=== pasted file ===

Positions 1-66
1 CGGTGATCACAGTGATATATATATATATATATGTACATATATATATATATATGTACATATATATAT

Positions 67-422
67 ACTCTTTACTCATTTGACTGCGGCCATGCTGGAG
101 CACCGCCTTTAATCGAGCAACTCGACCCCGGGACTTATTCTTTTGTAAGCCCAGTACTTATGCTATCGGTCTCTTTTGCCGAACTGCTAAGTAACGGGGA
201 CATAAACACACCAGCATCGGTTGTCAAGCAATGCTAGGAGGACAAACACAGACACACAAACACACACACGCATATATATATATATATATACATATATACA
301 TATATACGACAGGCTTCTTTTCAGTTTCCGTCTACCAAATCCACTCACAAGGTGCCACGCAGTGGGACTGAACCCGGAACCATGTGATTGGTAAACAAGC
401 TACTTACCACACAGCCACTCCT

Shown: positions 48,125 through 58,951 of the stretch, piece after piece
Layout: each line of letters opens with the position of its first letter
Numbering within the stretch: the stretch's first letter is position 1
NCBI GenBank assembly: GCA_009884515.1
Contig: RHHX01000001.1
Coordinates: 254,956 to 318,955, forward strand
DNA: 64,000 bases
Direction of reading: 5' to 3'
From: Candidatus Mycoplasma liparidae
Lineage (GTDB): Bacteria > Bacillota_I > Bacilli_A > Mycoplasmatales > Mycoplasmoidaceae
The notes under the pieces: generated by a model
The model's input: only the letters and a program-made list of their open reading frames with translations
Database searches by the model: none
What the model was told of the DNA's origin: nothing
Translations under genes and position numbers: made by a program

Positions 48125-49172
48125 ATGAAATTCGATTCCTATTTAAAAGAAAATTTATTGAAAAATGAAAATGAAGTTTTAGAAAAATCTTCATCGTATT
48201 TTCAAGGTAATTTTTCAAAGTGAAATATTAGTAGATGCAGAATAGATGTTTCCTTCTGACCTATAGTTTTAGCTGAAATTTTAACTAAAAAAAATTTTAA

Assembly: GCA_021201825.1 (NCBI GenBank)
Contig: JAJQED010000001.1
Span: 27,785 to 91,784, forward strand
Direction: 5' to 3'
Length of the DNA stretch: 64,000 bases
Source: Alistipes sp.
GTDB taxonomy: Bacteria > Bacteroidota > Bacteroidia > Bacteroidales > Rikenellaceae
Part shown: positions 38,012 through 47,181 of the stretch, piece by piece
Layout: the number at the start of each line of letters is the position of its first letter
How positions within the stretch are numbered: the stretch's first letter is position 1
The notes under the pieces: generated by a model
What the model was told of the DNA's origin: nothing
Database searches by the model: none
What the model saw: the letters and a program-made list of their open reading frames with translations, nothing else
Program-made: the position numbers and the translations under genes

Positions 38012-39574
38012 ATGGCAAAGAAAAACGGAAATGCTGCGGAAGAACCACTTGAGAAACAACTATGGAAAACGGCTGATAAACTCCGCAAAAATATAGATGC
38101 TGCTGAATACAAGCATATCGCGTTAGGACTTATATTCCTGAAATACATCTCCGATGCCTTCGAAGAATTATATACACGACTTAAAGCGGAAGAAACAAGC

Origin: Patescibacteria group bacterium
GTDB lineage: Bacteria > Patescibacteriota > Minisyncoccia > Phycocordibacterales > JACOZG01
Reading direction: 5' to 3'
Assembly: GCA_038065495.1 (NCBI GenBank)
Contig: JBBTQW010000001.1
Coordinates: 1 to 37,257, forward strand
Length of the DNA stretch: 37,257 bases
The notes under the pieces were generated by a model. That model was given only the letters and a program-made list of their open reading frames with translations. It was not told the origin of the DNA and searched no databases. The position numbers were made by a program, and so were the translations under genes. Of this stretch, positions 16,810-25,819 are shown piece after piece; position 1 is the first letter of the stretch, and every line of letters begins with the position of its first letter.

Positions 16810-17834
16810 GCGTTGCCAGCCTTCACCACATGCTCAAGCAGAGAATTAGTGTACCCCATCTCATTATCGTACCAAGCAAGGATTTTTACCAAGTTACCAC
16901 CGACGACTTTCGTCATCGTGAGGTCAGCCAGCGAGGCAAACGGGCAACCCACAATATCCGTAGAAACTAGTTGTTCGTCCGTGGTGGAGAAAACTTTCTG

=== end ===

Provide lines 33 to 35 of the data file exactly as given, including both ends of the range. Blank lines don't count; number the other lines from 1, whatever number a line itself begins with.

GTDB taxonomy: Bacteria > Bacteroidota > Bacteroidia > Bacteroidales > Rikenellaceae
Part shown: positions 38,012 through 47,181 of the stretch, piece by piece
Layout: the number at the start of each line of letters is the position of its first letter